Military Historian - Martin Middlebrook

During the Battle of the Somme the Ulster Division was the only division of X Corps to have achieved its objectives on the opening day of the battle. This came at a heavy price, with the division suffering in two days of fighting 5,500 officers and men killed, wounded or missing.

“ Their attack was one of the finest displays of human courage in the world. ”

Philip Gibbs, War Correspondent 

Captain Wilfred Spender of the Ulster Division's HQ staff after the Battle of the Somme was quoted in the press as saying,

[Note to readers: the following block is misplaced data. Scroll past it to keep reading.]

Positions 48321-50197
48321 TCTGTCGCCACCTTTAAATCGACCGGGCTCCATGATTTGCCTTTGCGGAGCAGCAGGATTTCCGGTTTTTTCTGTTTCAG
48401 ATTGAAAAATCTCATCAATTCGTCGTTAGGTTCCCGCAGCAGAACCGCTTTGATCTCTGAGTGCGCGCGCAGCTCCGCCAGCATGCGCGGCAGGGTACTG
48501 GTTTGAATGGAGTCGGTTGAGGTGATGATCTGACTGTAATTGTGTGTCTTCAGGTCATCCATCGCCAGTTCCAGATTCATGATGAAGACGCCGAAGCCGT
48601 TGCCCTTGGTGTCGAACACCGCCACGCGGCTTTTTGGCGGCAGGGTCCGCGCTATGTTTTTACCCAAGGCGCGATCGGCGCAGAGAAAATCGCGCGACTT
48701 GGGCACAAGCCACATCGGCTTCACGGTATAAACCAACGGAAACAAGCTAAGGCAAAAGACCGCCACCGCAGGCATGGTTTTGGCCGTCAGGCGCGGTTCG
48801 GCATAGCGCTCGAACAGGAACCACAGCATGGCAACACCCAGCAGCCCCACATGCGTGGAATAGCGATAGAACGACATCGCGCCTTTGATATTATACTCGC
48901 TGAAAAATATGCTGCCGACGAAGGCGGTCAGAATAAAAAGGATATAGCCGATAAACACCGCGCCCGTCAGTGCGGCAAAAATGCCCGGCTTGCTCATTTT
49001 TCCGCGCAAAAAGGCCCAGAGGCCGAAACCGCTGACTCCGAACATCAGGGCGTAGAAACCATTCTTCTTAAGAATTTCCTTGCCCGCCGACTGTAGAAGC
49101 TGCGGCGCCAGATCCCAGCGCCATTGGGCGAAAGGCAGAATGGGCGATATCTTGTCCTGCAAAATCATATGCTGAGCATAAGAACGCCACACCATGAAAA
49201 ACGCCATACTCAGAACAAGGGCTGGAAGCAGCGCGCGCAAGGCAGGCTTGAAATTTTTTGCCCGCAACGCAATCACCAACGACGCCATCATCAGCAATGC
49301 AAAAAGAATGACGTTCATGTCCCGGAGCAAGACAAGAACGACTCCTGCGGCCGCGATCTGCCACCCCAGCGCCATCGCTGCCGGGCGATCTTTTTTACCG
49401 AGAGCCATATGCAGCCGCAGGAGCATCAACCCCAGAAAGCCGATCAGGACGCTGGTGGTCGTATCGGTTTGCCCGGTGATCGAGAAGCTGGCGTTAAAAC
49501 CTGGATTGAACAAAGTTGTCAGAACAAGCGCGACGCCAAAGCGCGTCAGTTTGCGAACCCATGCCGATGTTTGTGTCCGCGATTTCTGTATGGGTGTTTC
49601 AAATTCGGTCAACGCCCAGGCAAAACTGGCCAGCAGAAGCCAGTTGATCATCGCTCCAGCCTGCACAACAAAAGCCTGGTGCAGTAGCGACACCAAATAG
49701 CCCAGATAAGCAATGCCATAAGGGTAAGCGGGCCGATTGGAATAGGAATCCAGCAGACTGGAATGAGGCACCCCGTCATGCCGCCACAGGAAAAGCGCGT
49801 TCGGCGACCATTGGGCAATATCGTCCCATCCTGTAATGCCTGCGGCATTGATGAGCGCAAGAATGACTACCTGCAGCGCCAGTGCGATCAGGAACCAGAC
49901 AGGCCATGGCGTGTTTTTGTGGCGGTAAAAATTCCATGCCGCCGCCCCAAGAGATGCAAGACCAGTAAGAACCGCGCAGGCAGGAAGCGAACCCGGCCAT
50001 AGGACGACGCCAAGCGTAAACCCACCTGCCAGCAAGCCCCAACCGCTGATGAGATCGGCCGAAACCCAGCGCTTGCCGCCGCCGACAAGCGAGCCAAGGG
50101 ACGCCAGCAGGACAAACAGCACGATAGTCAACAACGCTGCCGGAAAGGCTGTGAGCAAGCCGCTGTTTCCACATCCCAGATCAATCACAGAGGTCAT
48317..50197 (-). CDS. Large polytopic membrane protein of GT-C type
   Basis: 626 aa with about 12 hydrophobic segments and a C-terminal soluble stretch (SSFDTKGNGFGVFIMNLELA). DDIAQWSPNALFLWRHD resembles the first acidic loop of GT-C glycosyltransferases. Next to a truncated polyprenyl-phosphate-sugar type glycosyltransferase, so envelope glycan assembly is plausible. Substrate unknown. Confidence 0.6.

"I am not an Ulsterman but yesterday, the 1st. July, as I followed their amazing attack, I felt that I would rather be an Ulsterman than anything else in the world."

The final sentences of Captain Wilfred Spender's account furthered his viewpoint:

“ The Ulster Division has lost more than half the men who attacked and, in doing so, has sacrificed itself for the Empire which has treated them none too well. The much derided Ulster Volunteer Force has won a name which equals any in history. Their devotion, which no doubt has helped the advance elsewhere, deserved the gratitude of the British Empire. It is due to the memory of these brave fellows that their beloved Province shall be fairly treated. 


After the Great War had ended, King George V paid tribute to the 36th Ulster Division saying “Throughout the long years of struggle the men of Ulster have proved how nobly they fight and die”. 

King George V